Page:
International luxury brands have debuted limited editions of products specially tailored for China ahead of Qixi Festival, or Chinese Valentine's Day, on Thursday, to attract more Chinese consumers and make further investments in the country in line with localization strategies.
For instance, Cartier launched a limited edition series of jewelry for Qixi. Qeelin debuted a style of necklace for the holiday limited to 700 pieces in total. Meanwhile, luxury watchmaker Vacheron Constantin launched a style of women's timepieces especially for the Chinese market, with the design inspired by traditional Chinese clothing elements.
Since early July, luxury retailers began preparing for Qixi. On Alibaba's Tmall, they have launched more than 800 styles of limited edition products for the festival, including global limited editions debuting in China, and tailored editions for the China market.
"Global luxury brands have been making more efforts to strengthen connections with China. Qixi, a festival unique to China, naturally provides a good opportunity for luxury brands to boost holiday sales," said Zhang Weilin, an analyst at the LeadLeo Research Institute, a market research provider.
In July, a number of luxury brands launched flagship stores on JD, a major e-commerce platform. They include Fendi, Roger Vivier, Christian Louboutin Beauty, Max Mara and Michael Kors.
JD said that from July 29 to Aug 2, sales of luxury bags surged 248 percent year-on-year, belt purchases jumped 296 percent year-on-year and sales of accessories soared 338 percent year-on-year.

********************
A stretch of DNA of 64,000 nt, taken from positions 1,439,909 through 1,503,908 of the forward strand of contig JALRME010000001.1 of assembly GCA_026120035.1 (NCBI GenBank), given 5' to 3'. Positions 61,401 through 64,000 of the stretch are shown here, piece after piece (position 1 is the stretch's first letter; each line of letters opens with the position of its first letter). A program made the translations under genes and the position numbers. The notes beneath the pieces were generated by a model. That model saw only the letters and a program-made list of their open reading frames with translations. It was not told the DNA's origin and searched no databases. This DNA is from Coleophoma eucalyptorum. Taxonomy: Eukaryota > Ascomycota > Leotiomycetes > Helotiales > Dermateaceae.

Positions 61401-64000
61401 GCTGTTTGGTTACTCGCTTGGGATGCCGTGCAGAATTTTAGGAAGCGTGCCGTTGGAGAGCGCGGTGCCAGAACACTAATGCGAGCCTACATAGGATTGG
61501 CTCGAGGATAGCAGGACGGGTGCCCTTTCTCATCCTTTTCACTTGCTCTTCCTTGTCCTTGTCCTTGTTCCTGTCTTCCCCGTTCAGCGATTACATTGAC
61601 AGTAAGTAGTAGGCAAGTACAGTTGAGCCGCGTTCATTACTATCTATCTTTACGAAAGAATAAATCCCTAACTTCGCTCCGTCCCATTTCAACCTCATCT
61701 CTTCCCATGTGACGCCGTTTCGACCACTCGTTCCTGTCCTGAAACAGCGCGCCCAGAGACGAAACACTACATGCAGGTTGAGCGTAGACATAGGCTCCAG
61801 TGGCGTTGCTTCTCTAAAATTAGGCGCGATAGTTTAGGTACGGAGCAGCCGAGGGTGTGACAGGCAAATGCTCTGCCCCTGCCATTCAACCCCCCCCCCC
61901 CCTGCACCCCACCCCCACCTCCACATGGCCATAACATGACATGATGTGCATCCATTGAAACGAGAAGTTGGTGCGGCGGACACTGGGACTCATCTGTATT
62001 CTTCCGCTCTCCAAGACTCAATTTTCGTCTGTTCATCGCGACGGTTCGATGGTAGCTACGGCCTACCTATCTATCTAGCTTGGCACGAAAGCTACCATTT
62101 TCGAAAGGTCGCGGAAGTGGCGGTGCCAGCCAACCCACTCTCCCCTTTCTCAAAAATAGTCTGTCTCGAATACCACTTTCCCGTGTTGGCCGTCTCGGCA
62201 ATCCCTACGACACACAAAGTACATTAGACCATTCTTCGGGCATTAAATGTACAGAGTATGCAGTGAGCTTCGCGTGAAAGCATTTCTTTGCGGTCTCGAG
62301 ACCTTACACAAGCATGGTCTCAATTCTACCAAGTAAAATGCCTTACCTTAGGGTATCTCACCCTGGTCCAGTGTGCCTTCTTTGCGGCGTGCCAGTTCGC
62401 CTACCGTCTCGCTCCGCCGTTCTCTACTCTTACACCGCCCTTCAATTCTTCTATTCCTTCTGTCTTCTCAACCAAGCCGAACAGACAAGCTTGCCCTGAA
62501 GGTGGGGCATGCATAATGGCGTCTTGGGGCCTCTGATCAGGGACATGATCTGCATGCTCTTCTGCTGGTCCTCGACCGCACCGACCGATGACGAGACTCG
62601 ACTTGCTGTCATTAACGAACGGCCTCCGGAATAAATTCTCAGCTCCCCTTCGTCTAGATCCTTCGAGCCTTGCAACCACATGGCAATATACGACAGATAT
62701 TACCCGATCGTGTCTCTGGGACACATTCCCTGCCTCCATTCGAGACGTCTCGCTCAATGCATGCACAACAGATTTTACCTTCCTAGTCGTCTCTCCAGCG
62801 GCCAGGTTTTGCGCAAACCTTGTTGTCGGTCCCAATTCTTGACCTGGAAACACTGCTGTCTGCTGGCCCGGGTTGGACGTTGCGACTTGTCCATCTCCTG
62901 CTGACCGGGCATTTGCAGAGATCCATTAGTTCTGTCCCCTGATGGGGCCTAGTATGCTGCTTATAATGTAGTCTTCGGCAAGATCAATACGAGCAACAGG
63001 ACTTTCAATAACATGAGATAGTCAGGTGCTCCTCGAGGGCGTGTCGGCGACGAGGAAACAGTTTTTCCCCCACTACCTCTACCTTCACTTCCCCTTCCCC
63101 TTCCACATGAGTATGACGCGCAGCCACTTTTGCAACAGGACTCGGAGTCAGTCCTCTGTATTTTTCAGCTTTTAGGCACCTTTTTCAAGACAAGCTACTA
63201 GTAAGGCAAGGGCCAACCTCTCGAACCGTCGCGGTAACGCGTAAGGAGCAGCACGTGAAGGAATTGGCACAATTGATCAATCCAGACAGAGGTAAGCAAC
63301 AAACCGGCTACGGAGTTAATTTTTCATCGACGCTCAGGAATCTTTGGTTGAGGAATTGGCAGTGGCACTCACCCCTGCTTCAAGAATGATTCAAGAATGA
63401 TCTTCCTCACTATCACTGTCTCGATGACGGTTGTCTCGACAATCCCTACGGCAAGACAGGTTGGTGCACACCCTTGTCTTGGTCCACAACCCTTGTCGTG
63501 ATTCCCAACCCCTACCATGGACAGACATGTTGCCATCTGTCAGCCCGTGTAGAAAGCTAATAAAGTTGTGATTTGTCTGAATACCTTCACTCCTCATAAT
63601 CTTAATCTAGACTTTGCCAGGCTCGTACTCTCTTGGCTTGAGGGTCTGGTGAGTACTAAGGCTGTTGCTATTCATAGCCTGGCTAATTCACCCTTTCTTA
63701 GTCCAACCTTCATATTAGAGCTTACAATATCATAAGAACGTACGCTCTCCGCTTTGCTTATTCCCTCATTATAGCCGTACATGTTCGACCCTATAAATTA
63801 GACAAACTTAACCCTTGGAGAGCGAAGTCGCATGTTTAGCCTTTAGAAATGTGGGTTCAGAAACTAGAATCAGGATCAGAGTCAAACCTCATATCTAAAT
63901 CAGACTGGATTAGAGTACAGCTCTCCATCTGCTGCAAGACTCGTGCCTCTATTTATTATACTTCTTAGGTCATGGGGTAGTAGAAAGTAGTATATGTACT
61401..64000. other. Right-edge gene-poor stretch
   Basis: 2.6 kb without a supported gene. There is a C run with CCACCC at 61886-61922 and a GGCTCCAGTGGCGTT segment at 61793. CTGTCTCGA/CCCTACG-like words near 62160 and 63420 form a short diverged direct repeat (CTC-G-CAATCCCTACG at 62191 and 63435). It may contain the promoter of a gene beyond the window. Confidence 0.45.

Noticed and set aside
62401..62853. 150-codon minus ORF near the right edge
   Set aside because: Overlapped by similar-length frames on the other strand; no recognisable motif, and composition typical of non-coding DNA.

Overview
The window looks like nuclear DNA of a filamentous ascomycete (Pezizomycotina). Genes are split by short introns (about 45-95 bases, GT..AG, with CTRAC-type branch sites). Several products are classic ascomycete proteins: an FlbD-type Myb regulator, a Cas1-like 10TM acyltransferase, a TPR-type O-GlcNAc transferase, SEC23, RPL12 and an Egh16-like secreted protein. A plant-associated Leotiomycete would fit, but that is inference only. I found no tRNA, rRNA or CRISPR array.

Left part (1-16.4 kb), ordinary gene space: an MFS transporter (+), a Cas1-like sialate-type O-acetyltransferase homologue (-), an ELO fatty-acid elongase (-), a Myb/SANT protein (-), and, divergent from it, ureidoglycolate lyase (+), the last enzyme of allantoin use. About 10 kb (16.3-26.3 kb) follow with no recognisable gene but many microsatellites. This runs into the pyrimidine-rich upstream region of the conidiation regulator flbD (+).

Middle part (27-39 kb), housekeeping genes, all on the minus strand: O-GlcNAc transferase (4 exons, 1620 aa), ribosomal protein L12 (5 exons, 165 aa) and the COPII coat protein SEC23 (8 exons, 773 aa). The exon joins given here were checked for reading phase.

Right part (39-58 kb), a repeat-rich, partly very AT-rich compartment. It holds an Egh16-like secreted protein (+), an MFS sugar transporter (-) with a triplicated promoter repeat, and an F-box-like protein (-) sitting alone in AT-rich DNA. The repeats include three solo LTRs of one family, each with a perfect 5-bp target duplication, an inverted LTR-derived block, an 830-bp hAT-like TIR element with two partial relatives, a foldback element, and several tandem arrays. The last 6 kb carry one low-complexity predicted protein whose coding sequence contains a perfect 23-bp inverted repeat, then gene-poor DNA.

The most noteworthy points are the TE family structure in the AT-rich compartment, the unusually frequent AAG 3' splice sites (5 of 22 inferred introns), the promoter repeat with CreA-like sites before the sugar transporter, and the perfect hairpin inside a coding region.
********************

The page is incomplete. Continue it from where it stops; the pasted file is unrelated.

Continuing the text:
In addition, discount e-retailer Vip.com said in the past week, sales revenues of luxury products on the platform grew about 30 percent over early July numbers. In particular, luxury bag sales jumped more than 40 percent during the period, and watches, belts, bracelets and necklaces, which are widely bought as gifts, posted stellar growth.
Buoyed by a huge consumption market in China, luxury brands are increasingly attaching importance to traditional Chinese festivals to cater to local consumer tastes and stimulate business growth. They tend to launch new products with various Chinese elements. For instance, Chinese zodiac elements have been used commonly in designs launched during the Spring Festival.
In the first quarter, China's luxury market witnessed strong growth, but business in the second quarter was affected by the resurgence of local COVID-19 cases. Still, the nation's personal luxury market is expected to gradually recover in the third quarter, and return to 2021 levels by the year-end or early next year, said a recent report by Bain&Company.
The consultancy predicted that China is on track to become the world's largest luxury market by 2025. It will be supported by continuous repatriation of spending and gradual reopening of international travel, first in Asia and then globally.
"Meanwhile, the Hainan Free Trade Port has been a key enabler to drive consumption growth in China, and the region is set to continue to play a vital role in China's luxury goods market," said Xing Weiwei, partner of Bain& Company.